Actually, hyper supplementation can be dangerous but as usual with mainstream doctors, they make this an either or situation. All alternative medicine is bad and all western medicine is good.

 

CS

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Meimeiquest

Yes, I don't think supplementation is always good....it's already apparent I can only tolerate a little, at bedtime, at least for now.

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CrazyMom

Niacin and niacinamide give me very bad heart palpitations when I get anywhere near 200mg. A side effect apparently. I have a family history of heart rhythm problems so it's out. It was REALLY bad the last time. Thank goodness I wasn't having a huge anxiety issue at the time (I was preparing for future withdrawal).

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CrazyMom

Could my negative reaction to naicin be partly due to the psych meds I'm on or being in mild benzo withdrawal? I assumed it was just my personal physiology.

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Altostrata

It's because your nervous system is sensitized to all substances affecting the nervous system, including niacin.

 

I just talked to a knowledgeable doctor about niacinamide, a gentler version of niacin. He said it might help increase GABA, the calming neurotransmitter.

 

But if you have a bad reaction to niacin or niacinamide, reduce the dosage or don't take it.

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GiaK

I did not read this whole thread...just wanted to say I had a REALLY BAD REACTION...to the "gentler" kind of niacin, as Alto called it...It seriously set me back months...I was in a period of relative improvement and oh boy...it was ugly and devastating at the time...

 

just letting people know the spectrum...we're all weird...I suspect my sensitivity to this substance in particular is benzo related as I've seen it with other benzo folks...but I am not sure of that. But CrazyMom, I do think it may be the benzo withdrawal part of your picture...

 

and it certainly was anything but calming to my nervous system...

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Iggy131313

gia, can you tolerate omega 3 fish oil? do you know if it contains histomine? thanks

 

it makes sense to me that if this particular suppliment effects gaba that people who have had a bad benzo w/d would react badly to it...im not ready to try it yet as Im too unstable to know whats causing what but I will keep this one in mind

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GiaK

before I was aware of my histamine issues I took fish oil and did not notice anything about it...but my histamine levels were sky high due to other foods I was eating so there is no way of knowing in my experience to date...I've not tried to introduce fish oil since I started eating to lower my histamine...it's too risky and there is no clear data on histamine content out there...some people seem to tolerate it while others do not...fish in general cannot be eaten (with some exceptions) so fish oil until I know more is not something I'll add for a while.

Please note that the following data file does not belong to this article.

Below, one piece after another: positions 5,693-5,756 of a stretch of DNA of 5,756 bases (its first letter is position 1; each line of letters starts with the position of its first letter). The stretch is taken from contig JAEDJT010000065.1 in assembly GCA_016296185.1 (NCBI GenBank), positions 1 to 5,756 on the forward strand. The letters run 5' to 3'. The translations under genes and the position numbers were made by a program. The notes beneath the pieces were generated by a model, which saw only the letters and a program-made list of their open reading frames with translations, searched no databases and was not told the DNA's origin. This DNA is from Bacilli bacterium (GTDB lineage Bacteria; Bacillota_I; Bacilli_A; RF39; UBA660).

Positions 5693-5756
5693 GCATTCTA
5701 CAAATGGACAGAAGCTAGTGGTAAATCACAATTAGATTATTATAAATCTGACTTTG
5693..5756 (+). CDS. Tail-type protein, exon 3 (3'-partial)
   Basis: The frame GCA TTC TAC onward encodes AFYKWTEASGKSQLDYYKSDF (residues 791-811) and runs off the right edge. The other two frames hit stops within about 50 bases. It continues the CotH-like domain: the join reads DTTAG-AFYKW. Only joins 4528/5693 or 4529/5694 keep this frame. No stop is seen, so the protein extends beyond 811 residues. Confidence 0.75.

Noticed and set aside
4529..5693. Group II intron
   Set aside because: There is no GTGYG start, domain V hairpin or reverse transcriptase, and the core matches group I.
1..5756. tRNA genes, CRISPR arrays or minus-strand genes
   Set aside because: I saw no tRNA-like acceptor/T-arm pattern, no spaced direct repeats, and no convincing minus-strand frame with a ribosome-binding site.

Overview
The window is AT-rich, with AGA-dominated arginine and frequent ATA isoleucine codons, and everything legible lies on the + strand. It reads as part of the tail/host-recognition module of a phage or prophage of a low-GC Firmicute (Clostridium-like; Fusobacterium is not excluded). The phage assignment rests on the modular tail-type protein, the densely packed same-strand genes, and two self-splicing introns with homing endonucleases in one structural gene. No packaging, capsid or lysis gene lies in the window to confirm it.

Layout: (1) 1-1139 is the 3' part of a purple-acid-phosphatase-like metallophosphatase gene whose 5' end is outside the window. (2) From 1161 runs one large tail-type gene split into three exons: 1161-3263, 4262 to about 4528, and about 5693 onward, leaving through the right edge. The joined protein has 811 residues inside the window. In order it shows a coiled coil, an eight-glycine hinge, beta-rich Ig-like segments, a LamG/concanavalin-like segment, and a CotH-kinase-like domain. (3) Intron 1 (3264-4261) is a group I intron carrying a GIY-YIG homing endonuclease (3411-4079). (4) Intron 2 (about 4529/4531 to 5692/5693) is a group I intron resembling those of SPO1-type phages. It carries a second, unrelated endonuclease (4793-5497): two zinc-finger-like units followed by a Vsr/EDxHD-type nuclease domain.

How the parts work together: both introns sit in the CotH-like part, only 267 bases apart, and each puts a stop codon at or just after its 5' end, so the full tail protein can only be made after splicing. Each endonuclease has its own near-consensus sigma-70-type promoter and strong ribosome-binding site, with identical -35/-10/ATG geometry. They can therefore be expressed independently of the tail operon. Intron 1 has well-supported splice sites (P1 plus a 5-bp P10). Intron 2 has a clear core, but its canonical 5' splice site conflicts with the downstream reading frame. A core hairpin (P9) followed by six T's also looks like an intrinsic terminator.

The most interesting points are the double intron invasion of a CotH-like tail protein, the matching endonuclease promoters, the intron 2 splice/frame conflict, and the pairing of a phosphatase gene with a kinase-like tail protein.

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Iggy131313

I was wondering about histomine content in fish oil, I have looked online but cant find anything, hmmm, thats what puts me off taking it but i think it would be really beneficial.if AI could tolerate it, only one way to find out I guess...

 

there is no histomine test in the uk at the moment (what a joke) but im hoping that a certain Dr I know is going to get one sorted out, then it would be worth having histomine levels checked, taking fish oil ofr a week and then being tested again

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Iggy131313

are the histomine issues GI related or can the symptoms be anything??

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GiaK

they're systemic...can affect all systems, yes

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Meimeiquest

In the end, it did nothing for me. I flushed at 125mg on the slow-release form, and then quit. I got the idea from the book that if you really need it, you will have a high flush point.

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Phil

From what I've read, Niacin liberates histamine, which could be a problem for those of us unable to clear it from our body. 

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Altostrata

Please provide sources for that information.

 

The niacinamide form does not create the flush. Theoretically, it provides fuel for GABA, which is a good thing.

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Nadia

I've tried niacinamide now a few times for my morning anxiety, and sometimes it really seems to affect me. I feel weird... like my heart is going slower or my blood pressure drops or something.

 

One morning I had a lucid dream after falling into a light sleep after taking it. I was even able to fly at will in the dream! So... it does SOMETHING. But it also makes me feel down the rest of the day, and my anxiety seems to get worse afterward. So I try not to take it too many days in a row.

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Altostrata

It's supposed to support the production of GABA, a calming hormone.